I don’t think I’m always qualified to write ultimate destination guides about every place I’ve been. Sometimes you need a little more time to really delve into a place.
But what I can write about is my experience and hope it helps and inspires you on what to do on your own adventure.
I’d love to write list of all the things to do in Paris, but 3 days was the perfect amount of time to see the main sites of the city, and to leave me wanting to go back for more. If you’re short on time, you can visit the highlights of Paris in 24 hours! I went with my parents on a family trip, and Paris can be a great place for kids with plenty of things to do.
So instead of an ultimate Paris to do list, here’s 15 things I learned on my trip to Paris that may help you with your future travel planning. Except number 15. That one was a mistake.
1. How to check the hotel address
Sometimes hotels like to have multiple locations. Checking your actual booking instead of Google means avoiding a late night tiki tour on three metro lines and a bus, instead of the one line it would have taken if you hadn’t gone to the wrong hotel location to begin with. Not just applicable to Paris!
2. There can be lines even for churches
The Notre Dame is one of the top things to see in Paris. That means the line curves and bends around a whole square and is full of people distracted by the sights around them. We couldn’t actually make out the end of the line in the first place, so we were waved in when standing by the entrance instead.
The French Gothic architecture inside the Notre Dame is worth it whether you wait or not!
3. Paris is pretty big
It’s a long walk from the Gare de Lyon to the Eiffel Tower. Quite long. Veeery long. Pretty much your entire day long. But a day spent on your own walking tour in Paris is not a bad one especially with everything to see on the way:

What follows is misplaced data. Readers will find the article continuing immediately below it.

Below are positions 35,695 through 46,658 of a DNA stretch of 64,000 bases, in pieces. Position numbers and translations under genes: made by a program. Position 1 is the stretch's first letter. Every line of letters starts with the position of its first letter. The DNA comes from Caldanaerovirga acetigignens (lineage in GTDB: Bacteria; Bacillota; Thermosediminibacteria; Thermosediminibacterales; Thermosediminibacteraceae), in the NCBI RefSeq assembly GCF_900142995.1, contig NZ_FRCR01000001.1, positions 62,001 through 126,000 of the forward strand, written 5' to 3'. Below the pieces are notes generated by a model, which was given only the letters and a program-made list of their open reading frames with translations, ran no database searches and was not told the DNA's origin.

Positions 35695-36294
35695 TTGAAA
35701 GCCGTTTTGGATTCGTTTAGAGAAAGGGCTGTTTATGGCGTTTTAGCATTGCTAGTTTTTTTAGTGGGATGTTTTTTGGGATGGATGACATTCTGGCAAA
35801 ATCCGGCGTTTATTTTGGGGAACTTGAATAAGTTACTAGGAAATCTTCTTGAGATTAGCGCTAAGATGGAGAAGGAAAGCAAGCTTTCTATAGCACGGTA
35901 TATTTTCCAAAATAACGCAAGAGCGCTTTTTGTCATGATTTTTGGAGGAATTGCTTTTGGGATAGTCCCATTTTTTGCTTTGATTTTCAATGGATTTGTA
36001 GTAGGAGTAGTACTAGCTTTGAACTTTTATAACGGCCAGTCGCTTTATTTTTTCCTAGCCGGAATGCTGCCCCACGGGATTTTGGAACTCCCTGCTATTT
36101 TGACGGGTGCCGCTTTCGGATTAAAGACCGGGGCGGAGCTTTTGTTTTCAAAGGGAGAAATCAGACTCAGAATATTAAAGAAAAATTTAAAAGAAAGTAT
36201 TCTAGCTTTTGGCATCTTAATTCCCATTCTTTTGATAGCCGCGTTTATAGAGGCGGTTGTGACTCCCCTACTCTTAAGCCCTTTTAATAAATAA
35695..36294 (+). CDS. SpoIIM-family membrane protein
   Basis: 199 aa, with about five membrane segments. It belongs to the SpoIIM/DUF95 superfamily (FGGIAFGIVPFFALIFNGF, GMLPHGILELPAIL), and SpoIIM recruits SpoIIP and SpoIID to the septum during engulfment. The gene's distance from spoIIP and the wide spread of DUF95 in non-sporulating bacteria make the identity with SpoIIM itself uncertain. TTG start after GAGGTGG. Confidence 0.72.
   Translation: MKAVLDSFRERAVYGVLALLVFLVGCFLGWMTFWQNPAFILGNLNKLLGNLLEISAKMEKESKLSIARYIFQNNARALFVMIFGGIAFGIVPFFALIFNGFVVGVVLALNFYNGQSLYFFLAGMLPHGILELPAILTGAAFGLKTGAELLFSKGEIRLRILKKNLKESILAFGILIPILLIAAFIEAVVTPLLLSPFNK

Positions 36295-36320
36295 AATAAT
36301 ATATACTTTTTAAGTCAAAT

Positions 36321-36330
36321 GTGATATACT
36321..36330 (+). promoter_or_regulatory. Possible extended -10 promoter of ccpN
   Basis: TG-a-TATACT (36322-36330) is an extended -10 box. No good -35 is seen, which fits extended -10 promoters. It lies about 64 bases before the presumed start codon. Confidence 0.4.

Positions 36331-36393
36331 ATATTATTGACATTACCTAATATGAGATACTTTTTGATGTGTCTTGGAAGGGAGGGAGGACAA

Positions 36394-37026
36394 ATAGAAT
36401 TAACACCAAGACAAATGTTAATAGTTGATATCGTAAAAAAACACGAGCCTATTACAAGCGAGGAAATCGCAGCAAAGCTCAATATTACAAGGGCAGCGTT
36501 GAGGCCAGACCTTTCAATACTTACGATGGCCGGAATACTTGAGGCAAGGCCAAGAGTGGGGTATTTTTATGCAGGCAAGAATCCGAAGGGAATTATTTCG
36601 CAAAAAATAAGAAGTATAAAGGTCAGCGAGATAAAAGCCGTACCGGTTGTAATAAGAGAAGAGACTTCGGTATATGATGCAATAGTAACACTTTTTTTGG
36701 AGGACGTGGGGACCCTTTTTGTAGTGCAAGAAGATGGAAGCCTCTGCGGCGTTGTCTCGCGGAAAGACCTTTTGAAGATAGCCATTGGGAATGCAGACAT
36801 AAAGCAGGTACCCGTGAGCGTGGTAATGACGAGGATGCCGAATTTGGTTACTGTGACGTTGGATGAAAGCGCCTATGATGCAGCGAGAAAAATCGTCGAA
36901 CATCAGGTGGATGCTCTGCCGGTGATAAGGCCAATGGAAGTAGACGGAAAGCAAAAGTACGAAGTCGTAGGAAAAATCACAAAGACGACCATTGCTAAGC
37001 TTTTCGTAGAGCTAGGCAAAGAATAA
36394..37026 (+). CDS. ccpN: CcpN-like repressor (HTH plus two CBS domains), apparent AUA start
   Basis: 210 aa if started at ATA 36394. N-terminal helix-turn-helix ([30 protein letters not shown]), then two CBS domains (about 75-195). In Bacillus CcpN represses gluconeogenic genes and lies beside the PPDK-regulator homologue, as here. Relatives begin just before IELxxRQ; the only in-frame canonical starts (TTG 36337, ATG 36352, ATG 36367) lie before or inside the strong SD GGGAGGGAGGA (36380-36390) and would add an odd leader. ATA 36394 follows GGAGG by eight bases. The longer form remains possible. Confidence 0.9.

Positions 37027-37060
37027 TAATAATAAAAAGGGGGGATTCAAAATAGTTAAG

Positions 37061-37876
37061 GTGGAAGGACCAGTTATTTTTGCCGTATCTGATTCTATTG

- Notre Dame Cathedral and what’s left of the love locks bridge
- The Louvre
- The entire Champs Elysees (singing this song the whole way)
- Passing through Jarin des Tuileries, stunningly laid out gardens
- The Princess Diana memorial
- And finally arriving at the Eiffel Tower
This isn’t even a conclusive list!
4. The line for the Louvre is really big
Enter through the Metro Station. The line outside the Louvre is just slightly insane, and for some reason people still line up there even though the line through the Metro station is almost non-existent. I’d also recommend buying your tickets online. I treat museums a bit like speed dating – Get in, find out what I need to know, and get out. If you want to spend longer in one of the top museums in the world and a Paris landmark, you don’t want to waste your time in the line!
5. The line for the Catacombs is bigger
Line up for the Catacombs early (unless you can figure out the French website). Only a certain number of people can be within the Catacombs at one time. We arrived just before 9:00am to make it in the first group.
What are the Catacombs? They are underground historical mines, now lined with the remains of over six million people. A chief mine inspector had the bones arranged in the way they are displayed today – walls of similar bone types stacked together and in artistic patterns. Eerie, but fascinating.
6. Maps are useful, even at a cemetery
The first half of this is not a new lesson. I’ve always had some kind of aversion to maps. It’s not that I don’t like them, it’s that I never seem to have one when I need it, or I have some kind of inadequate photo of one that doesn’t help in the slightest.
Lesson learnt once again at the Pere Lachaise cemetery. It’s so much bigger than I thought and there are so may graves to go and see, if you’re into that kind of thing. Jim Morrison, Chopin, Oscar Wilde, Paris seems to be the burial place of choice for artists.
Be sure to look up some of the great guides online to see if you want to go to Pere Lachaise, and PRINT THE MAP.